For more information regarding Mexico’s temporary import permit, check out Mexperience’s blog post here.
3. Where To Camp & Sleep Overnight
Just like in the US, Mexico has numerous campsites all over the country. Most are basic, but some, like Club Roca Azul, offer full blown services for large RVs.
However, many of the traditional camping websites and apps that you might be accustomed to using in the US are much less useful once you are in Mexico. There are no KOAs or HarvestHost locations in Mexico and significantly less information when scouring FreeCampsites.net.
The one app we use when driving through the country is iOverlander. There are thousands of camping icons (both free and paid) all over the country and an active community ensures that camping information always stays relatively up-to-date. Through the app, you can easily sift through all the camping options in your area and see whether a campground is suitable for big rigs, provides shower facilities, has WIFI, and even if there is a dump station available.
More than just camping. The iOverlander app is also a fantastic resource when looking for information regarding immigration, refilling water tanks, refilling propane tanks, finding mechanics, and more.
4. How To Reduce Risks And Travel Safe In Mexico
Regardless of what you might have heard in the news, Mexico is a surprisingly safe country to travel with an RV. While drug-related violence does persist in the country, you will likely not experience any of this as a tourist. And though petty theft can happen, we follow the following rules to help minimize our risk of being caught in the wrong place at the wrong time.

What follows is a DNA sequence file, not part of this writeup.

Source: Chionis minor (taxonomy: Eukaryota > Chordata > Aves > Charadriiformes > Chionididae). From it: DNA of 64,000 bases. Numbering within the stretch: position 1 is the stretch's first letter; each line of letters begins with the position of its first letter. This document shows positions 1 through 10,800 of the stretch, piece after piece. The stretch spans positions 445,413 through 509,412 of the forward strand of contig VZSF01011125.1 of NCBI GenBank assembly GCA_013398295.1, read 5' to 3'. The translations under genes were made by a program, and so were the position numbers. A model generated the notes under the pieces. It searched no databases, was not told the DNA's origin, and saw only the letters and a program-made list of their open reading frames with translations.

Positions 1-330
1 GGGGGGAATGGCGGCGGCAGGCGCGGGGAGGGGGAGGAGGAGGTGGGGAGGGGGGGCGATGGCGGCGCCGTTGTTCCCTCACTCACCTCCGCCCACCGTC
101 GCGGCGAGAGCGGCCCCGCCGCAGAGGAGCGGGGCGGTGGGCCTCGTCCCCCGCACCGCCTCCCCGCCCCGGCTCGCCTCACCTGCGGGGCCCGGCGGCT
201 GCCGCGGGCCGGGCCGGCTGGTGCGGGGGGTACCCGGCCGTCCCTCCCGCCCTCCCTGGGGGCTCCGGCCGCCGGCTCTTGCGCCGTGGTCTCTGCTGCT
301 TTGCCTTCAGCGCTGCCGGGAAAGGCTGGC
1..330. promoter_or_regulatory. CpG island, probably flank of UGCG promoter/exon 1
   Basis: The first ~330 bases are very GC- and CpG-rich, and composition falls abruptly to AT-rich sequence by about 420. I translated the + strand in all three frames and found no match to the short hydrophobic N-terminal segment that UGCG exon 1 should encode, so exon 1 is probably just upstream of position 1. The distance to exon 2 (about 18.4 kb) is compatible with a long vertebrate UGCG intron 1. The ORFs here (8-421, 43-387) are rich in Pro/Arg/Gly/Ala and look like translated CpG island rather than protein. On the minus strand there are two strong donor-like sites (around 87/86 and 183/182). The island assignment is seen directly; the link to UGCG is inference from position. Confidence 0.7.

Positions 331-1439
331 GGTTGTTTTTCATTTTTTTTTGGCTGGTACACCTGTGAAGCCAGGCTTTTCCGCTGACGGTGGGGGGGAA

- Don’t Drive At Night – Unless we’re absolutely certain of the safety of our area, we always plan our days to make sure our camper is safely parked at a campsite before 4pm. This is also because streets are poorly lit at night and you never know if there are animals or people wandering around unseen on the street.
- Don’t Wild Camp In The Cities – Cities are a hotbed for petty crime and a parked RV is an easy target. When we want to visit a city, we usually stay at a hotel (or Airbnb) and keep the RV in a gated parking lot with 24-hour security.
- Don’t Pay Bribes – Getting pulled over by the Mexican police for some made-up infraction is a very real possibility. The police usually threaten with a large fine and then agree to eliminate the fine for a cash bribe. You should never pay the bribe. Ever. Not only does paying the bribe reward the corrupt police, but it actually increases your chance of being pulled AGAIN over further down the road by the officer’s colleague, who is also looking for easy money. Instead, be nice and simply insist on being given the receipt so you can pay the penalty at the police station. 99% of the time the police won’t issue you the receipt and just let you go with a ‘warning’.
Every year thousands of Americans and Canadians bring their RVs across the border to Mexico. And if they can do it, you can absolutely do it, too. It does involve learning a new language and stepping outside of your comfort zone, but you’ll be surprised at your ability to adapt to new situations and as a reward you get to experience a completely different culture.
We loved our time in Mexico and we know you will as well. If you have any questions regarding traveling Mexico in an RV, feel free to email us at [email protected].
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For more campervan living & building tips, check out our blog: www.asobolife.com.